kayaks stump pass

Photo provided by Kimball and Les Beery

Stump Pass is a fantastic place to visit by kayak, and you can also get there on foot.

Anglers who spend the summer in Southwest Florida can enjoy some of the best fishing of the year if they go about it intelligently. During this warm and rainy season, folks down here can get “cabin fever” while confined in their air-conditioned home. There is only one time when escape into fresh cool air is possible, and that’s early in the day.

We have never been “o-dark thirty” anglers that naturally get up before dawn and head out. But once we’re on the water with the sun coming up and the fish biting, we feel right at home. Our neighborhood beaches make an outstanding spot to visit as the sun rises.

Our favorite beach this time of year is Stump Pass Beach State Park in Englewood. Due to the limited parking available, early is the only time to go. There are a few parking spots along the Ski Alley side of the lot that lead directly to a break in the mangroves and a perfect launch. If we get there too late to luck into one of these spaces, a dolly helps with our heavy kayaks. Be aware that there are no spaces for trailers in this small parking lot.

Early also works with the tides right about now. Our perfect float plan involves drifting down to the pass with the falling tide and fishing for snook. We can then float back to the launch on a rising tide. It isn’t always possible, but when it works it’s a lot of fun. The fishing in the pass and along the beach is worth getting up for.

If you choose to leave your kayak in the garage, it is fun to walk down to the pass from the parking area. The beach walk is only 1.1 miles to the pass, but the return trip can seem much longer. Catch-and-release is the law for snook these days but even with the season open, any notion of getting a chilled fish back to the car demands some serious planning.

Early mornings start off with an offshore breeze that will knock the waves down and make for some pretty long casts if necessary. Even the bugs ease up as the sun rises and they head back into the brush to escape the heat. Another factor that really helps is to have the sun over your shoulder, which lets you see into the water better with polarized sunglasses. We usually find the water on the beach clearer than the algae-colored bay water, which makes sight fishing here exciting.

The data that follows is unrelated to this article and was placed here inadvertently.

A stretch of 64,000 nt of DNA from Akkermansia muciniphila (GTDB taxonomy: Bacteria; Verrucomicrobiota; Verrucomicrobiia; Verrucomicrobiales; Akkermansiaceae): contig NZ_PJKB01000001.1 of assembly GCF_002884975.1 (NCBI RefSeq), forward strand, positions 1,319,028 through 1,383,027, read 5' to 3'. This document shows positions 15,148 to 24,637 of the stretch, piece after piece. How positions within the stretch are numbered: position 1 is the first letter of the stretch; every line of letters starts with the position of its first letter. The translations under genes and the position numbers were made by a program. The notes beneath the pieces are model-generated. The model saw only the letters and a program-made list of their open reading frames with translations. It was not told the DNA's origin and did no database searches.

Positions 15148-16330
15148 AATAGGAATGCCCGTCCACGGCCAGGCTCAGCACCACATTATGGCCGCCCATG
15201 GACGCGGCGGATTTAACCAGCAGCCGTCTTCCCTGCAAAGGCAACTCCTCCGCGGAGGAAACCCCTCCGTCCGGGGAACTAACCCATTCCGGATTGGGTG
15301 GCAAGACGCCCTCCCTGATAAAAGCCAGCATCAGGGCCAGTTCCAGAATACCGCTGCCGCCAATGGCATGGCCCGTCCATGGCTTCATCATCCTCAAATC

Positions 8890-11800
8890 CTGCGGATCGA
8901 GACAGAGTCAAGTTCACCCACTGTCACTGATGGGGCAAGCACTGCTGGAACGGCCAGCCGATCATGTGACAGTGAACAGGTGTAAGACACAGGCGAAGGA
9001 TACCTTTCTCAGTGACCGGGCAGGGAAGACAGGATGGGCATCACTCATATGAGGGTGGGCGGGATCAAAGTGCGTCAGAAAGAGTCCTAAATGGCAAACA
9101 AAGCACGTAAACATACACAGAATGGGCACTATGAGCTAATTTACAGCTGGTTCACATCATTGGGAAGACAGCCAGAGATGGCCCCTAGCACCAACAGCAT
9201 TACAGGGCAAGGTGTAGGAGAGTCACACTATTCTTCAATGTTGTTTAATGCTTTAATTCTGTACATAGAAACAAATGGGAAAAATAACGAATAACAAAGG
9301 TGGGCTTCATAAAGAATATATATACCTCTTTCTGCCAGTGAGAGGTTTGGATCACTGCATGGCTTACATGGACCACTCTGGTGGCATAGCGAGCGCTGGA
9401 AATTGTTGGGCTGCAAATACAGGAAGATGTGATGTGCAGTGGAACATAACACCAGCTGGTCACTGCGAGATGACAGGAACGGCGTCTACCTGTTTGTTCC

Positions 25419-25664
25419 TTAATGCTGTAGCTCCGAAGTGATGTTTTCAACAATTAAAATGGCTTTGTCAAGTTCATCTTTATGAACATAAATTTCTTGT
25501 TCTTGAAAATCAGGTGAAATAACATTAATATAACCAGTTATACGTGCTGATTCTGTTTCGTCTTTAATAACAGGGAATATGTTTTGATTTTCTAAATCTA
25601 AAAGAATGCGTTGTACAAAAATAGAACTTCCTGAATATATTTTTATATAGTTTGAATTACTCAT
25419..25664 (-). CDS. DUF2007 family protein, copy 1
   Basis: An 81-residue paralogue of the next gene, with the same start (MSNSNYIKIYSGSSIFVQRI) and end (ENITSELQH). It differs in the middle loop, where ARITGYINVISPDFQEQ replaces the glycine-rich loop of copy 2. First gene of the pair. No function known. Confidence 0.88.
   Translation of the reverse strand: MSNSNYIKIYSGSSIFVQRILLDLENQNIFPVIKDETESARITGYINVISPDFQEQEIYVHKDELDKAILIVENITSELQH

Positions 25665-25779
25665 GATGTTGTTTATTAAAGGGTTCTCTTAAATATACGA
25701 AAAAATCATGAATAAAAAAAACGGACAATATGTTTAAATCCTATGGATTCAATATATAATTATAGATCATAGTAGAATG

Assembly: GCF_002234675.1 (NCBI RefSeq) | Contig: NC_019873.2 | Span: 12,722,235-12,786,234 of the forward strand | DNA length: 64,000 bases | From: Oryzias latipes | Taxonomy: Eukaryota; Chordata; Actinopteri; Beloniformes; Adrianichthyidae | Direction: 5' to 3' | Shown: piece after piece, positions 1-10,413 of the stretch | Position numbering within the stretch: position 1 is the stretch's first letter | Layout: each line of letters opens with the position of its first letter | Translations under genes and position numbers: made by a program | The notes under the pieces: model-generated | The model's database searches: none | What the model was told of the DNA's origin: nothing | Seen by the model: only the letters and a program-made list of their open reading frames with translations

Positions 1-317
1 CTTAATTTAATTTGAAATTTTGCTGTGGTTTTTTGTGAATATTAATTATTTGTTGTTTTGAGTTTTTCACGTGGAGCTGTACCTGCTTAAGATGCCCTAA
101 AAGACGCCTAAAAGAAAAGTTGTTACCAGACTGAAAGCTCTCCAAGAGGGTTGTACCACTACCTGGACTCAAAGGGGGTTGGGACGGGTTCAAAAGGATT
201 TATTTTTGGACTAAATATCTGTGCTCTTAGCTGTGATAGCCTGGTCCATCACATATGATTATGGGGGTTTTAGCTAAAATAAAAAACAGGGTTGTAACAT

Most folks use spinning gear with either live shrimp or soft plastics to hook up with beach snook. We really enjoy the battle even a small snook provides when we are using 10-pound test braid. Light line lets the fish deliver some long powerful runs without the worry of them hanging up in nearby mangroves or dock pilings.


Other anglers use fly rods with great success. An 8-weight rod with a floating line will work most mornings. Remember, snook near the beach are feeding in the trough just a short distance from the dry sand. Be aware of your shadow this time of day as it will spook these snook.

We usually cast either small shrimp flies or white clousers in the wash right along the shore. Determine which way the shore current is flowing so you can walk and fish “upstream” to approach these snook from their tail end while they face into the current. It always surprises us just how close we can get to these snook when we approach from downstream.

Should you choose to use live shrimp, leave the bait bucket in the car, and use a damp towel instead. Here’s how: Soak a small towel in the bait bucket water and wring it out. Then, roll up the towel with the shrimp inside. You have to move quickly to keep the shrimp in the towel. Next, wrap the towel in ice and put the whole package in a large plastic bag. We use the plastic ice mats that keep our beach bag dry.

The shrimp will be cold and slow when you get them out, but will quickly become frisky as they warm up. This method, called dry-packing, is a lot lighter and easier to deal with than a bait bucket and air pump. If you’re on a boat or pier fishing, you can use this same method with a cooler and your shrimp will stay alive all day.

As the sun gets higher and the bite slows, we’ll head back to the parking lot either by kayak or on foot to enjoy a late breakfast. Most days, we’re back home by 10 a.m. and ready for another day of working from home on our next column. We hope you get a chance to try this sometime soon for a cool change of pace.

Kimball and Les Beery, authors of the waterproof “Angler’s Guide to Shore Fishing Southwest Florida” and “Angler’s Guide to Kayak Fishing Southwest Florida,” contribute these columns to promote the excellent fishing available in Southwest Florida. Their books are available at most tackle shops in the area, AnglerPocketGuides.com, or Amazon as a download or hard copy.

Kimball and Les Beery, authors of the waterproof “Angler’s Guide to Shore Fishing Southwest Florida” and “Angler’s Guide to Kayak Fishing Southwest Florida,” contribute these columns to promote the excellent fishing available in Southwest Florida. Their books are available at most tackle shops in the area, AnglerPocketGuides.com, or Amazon as a download or hard copy.

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